Pakudha Kaccayana

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Pakudha Kaccāyana was an Indian teacher, Philosopher who lived around the 6th century BCE, contemporaneous with Mahavira and the Buddha. He is credited as the founder of the Atomism philosophy, which believed that everything is made of seven eternal elements – earth, water, fire, air, happiness, pain and soul.

Pakudha Kaccayana
Notable ideas
Atomism

Early life[edit]

According to the Pali Canon, Kacayana was his family name and he is said to have belonged to a Brahmin caste. He was sometimes called Pakkudha Katiyana, or Kadhudha Katiyana.[1]

Teachings[edit]

The views of six śramaṇa in the Pāli Canon
(based on the Buddhist text Sāmaññaphala Sutta1)
Śramaṇa view (diṭṭhi)1
Pūraṇa
Kassapa
Amoralism: denies any reward or
punishment for either good or bad deeds.
Makkhali
Gośāla

(Ājīvika)
Niyativāda (Fatalism): we are powerless;
suffering is pre-destined.
Ajita
Kesakambalī

(Lokāyata)
Materialism: live happily;
with death, all is annihilated.
Pakudha
Kaccāyana
Sassatavāda (Eternalism):
Matter, pleasure, pain and the soul are eternal and
do not interact.
Nigaṇṭha
Nātaputta

(Jainism)
Restraint: be endowed with, cleansed by
and suffused with the avoidance of all evil.2
Sañjaya
Belaṭṭhiputta

(Ajñana)
Agnosticism: "I don't think so. I don't think in that
way or otherwise. I don't think not or not not."
Suspension of judgement.
Notes: 1. DN 2 (Thanissaro, 1997; Walshe, 1995, pp. 91-109).
2. DN-a (Ñāṇamoli & Bodhi, 1995, pp. 1258-59, n. 585).

According to Pakudha, there are seven eternal "elements": Earth, Water, Fire, Air, Joy, Sorrow and Life. Pakudha further asserted that these elements do not interact with one another.

The Samannaphala Sutta (DN 2) represents Pakudha's views as follows:

"'...[T]here are these seven substances — unmade, irreducible, uncreated, without a creator, barren, stable as a mountain-peak, standing firm like a pillar — that do not alter, do not change, do not interfere with one another, are incapable of causing one another pleasure, pain, or both pleasure and pain. Which seven? The earth-substance, the liquid-substance, the fire-substance, the wind-substance, pleasure, pain, and the soul as the seventh. These are the seven substances — unmade, irreducible, uncreated, without a creator, barren, stable as a mountain-peak, standing firm like a pillar — that do not alter, do not change, do not interfere with one another, and are incapable of causing one another pleasure, pain, or both pleasure and pain.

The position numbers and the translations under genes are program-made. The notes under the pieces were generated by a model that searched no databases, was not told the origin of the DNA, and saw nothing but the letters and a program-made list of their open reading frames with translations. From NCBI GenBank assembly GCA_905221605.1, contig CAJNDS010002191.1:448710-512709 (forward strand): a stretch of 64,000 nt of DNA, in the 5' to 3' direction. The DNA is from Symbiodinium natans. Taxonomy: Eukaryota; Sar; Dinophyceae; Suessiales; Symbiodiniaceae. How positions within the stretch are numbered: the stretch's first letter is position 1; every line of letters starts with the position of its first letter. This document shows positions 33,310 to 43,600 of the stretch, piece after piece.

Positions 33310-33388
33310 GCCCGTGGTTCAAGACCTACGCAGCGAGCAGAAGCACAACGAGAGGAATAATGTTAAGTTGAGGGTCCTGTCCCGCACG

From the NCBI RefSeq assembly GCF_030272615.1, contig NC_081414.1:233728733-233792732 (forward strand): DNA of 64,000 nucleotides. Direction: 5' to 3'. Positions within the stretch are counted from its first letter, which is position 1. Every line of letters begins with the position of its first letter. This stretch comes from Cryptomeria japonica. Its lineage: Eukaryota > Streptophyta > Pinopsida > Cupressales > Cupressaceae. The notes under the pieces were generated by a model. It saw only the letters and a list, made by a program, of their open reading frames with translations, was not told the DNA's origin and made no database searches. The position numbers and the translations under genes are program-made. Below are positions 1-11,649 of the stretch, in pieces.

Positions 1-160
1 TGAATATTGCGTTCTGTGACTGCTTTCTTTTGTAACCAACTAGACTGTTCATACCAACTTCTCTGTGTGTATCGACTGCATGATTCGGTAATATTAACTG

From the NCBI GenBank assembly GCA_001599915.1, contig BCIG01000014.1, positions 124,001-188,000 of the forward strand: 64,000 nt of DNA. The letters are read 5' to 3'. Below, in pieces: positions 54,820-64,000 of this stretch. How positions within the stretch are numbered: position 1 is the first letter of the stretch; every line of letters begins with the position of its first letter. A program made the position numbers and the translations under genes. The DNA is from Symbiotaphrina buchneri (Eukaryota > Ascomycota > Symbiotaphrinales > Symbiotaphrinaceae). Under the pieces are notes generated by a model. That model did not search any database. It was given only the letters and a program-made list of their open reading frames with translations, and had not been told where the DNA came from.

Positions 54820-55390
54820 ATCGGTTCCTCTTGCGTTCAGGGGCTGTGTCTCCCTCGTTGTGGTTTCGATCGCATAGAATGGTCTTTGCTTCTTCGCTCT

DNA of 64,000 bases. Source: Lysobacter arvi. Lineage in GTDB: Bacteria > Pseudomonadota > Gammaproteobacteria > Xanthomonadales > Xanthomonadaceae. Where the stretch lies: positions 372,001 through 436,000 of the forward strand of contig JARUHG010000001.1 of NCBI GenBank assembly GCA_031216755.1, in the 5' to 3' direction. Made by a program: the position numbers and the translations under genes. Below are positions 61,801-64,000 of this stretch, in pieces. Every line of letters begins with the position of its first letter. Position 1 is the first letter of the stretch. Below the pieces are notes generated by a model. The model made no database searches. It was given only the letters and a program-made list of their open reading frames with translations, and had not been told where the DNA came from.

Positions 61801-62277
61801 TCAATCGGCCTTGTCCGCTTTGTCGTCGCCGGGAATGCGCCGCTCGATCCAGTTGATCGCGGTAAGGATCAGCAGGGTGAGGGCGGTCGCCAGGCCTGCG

"'And among them there is no killer nor one who causes killing, no hearer nor one who causes hearing, no cognizer nor one who causes cognition. When one cuts off [another person's] head, there is no one taking anyone's life. It is simply between the seven substances that the sword passes.'"[2]

In the Brahmajala Sutta (DN 1), theories such as Pakudha's are labeled as "Atomic theory" (Pali/Skt.: anu vaada) and "eternalism" (sassatavādā).[3]

According to Buddhaghosa,he suffered from many obsessional rituals with regard to the use of water:avoided the use of cold water, using always hot; when this was not available, he did not wash. If he crossed a stream he would consider this as a sin, and would make expiation by constructing a mound of earth.[4]

He did not speak of God,Soul and the other world which has led some scholars considered him also as a materialist.[5]

Followers[edit]

According to Buddhist sources,Pakudha's followers did not hold him in high esteem, in contrast to the devotion felt for the Buddha by his followers. Pakudha did not welcome questions, and displayed annoyance and resentment when cross examined. Elsewhere however, he is spoken of as having been highly honoured by the people, a teacher of large and well reputed schools, with numerous followers. But he did not lay claim to perfect enlightenment .[6]

Empedocles is known as Pakudha Kaccayana of Greece.

See also[edit]

Notes[edit]

  1. ^ "Six Contemporary Teachers Of The Buddh" (PDF). stylomilo.com. Retrieved 2021-04-21.
  2. ^ Thanissaro (1997).
  3. ^ Bhaskar (1972).Rhys Davids & Stede (1921-25), p. 700, entry for "Sassata" defines sassata-vāda as: "an eternalist, eternalism."
  4. ^ "Pakudha Kaccayana, Pakudha-kaccāyana: 1 definition". www.wisdomlib.org. Retrieved 2021-04-22.
  5. ^ Lokayata A Study In Ancient Indian Materialism. People's Publishing House. 1959. p. 517. ISBN 978-8170070061.
  6. ^ "Pakudha Kaccayana, Pakudha-kaccāyana: 1 definition". www.wisdomlib.org. Retrieved 2021-04-22.

Sources[edit]